Although the Chuan Miao speak a language similar to the Hmong Daw in southern Yunnan, they possess a distinct ethnicity and wear their own traditional dress.
The Chuan Miao migrated north from southern Yunnan into Sichuan around 1806 to escape forced assimilation by the Han Chinese. Miao children were forced to attend Chinese schools, large tracts of Miao land were confiscated, and the Miao were banned from celebrating their traditional festivals.5 During the Hui Rebellion in Yunnan (1855-1873), the Chuan Miao sided with the Hui against the Han Chinese. As a result, "Thousands of Miao were killed and many more migrated into Southeast Asia."
The Chuan Miao love to sing. The early Christians among them "preached the Gospel by song ... they will sing all night after a hard day's work, to be followed by another such day."
The Chuan Miao's traditional animistic religion has gradually eroded under the influence of the Chinese.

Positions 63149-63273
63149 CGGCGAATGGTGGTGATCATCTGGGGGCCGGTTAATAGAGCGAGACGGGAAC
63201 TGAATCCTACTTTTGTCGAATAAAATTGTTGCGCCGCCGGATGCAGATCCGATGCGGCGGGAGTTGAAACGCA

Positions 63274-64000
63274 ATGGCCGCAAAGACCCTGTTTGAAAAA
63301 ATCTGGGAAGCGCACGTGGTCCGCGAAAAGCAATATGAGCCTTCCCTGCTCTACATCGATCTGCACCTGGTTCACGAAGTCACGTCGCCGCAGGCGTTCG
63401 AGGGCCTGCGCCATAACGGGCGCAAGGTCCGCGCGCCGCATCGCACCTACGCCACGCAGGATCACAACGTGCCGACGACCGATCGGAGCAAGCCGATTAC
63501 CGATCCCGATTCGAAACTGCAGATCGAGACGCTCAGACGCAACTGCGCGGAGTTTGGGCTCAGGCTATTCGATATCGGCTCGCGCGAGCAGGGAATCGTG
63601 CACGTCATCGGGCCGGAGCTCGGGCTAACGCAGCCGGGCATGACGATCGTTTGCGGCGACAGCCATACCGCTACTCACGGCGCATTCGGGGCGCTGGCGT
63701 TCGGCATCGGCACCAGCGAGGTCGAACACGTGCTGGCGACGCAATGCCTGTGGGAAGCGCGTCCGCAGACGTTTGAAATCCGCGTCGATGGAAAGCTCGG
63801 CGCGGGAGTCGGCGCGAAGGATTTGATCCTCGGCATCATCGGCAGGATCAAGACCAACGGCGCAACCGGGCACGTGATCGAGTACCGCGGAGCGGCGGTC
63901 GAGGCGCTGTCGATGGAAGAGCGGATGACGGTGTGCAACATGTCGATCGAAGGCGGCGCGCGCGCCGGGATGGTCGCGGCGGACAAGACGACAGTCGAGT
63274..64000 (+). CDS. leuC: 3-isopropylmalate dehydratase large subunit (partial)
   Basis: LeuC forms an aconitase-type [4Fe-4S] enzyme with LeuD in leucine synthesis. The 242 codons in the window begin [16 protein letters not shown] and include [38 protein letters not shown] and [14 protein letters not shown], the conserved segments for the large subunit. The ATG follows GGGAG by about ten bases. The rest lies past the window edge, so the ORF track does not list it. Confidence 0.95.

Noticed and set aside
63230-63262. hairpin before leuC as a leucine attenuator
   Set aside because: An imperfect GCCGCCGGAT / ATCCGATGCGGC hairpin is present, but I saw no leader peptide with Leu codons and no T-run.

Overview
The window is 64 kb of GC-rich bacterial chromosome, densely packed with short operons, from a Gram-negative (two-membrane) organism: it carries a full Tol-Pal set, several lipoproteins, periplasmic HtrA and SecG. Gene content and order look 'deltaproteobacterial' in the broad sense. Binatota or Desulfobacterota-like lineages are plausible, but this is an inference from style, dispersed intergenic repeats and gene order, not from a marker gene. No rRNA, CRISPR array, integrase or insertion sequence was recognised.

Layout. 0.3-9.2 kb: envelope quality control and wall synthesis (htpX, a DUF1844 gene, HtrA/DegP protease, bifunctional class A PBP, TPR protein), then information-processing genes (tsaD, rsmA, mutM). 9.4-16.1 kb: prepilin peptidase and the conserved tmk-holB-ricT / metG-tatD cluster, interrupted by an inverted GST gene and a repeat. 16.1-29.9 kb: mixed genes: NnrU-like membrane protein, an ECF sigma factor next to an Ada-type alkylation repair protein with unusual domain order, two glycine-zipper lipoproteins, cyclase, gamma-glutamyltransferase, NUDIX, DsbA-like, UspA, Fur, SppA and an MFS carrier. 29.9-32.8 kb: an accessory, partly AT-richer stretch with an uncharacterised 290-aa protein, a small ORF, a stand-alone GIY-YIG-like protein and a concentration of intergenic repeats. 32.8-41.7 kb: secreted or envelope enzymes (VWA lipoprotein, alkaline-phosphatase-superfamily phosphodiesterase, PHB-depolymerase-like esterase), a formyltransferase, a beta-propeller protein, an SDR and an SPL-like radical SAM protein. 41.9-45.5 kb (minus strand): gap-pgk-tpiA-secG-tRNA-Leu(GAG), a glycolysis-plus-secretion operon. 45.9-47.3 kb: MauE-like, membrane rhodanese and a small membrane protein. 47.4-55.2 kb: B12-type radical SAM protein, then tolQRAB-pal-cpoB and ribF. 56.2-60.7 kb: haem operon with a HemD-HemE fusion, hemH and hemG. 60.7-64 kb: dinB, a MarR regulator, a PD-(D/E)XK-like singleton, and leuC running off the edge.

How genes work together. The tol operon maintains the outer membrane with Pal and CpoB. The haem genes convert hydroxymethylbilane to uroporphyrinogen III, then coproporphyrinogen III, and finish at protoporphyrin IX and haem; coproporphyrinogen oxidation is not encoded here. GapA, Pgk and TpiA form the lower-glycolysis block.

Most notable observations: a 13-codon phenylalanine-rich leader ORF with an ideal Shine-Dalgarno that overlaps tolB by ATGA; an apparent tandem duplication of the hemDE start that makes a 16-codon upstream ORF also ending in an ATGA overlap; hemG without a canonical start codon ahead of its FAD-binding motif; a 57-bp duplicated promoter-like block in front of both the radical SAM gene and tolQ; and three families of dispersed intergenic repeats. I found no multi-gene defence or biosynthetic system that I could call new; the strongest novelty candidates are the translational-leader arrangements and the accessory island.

The China Inland Mission commenced work among the Chuan Miao in 1915 when Samuel Pollard opened a school for 40 Miao boys. By 1922, 569 Chuan Miao had been baptized. In 1923, 5,000 Chuan Miao were described as being interested in Christianity. Thirty churches were planted by the CIM: 17 in Gulin County and 13 in Xuyong. Three thousand Chuan Miao were "under instruction from time to time." The Gospel of Mark was translated into Chuan Miao in 1922, using the Pollard script. In 1937 the United Methodist missionary R. H. Goldsworthy also focused on the Chuan Miao. Within ten years, the Methodists numbered 113 baptized believers, in addition to 130 "on trial." They also had 406 students attending their schools. In 1946 Ewart Wright wrote, "There is a great lack of Bibles and hymnals, both in Chinese and in River [Chuan] Miao. There is a felt desire to get the whole New Testament translated into River Miao." Unfortunately, since the missionaries were deported in the 1940s, the Chuan Miao church has not significantly grown, and all the church buildings have been destroyed.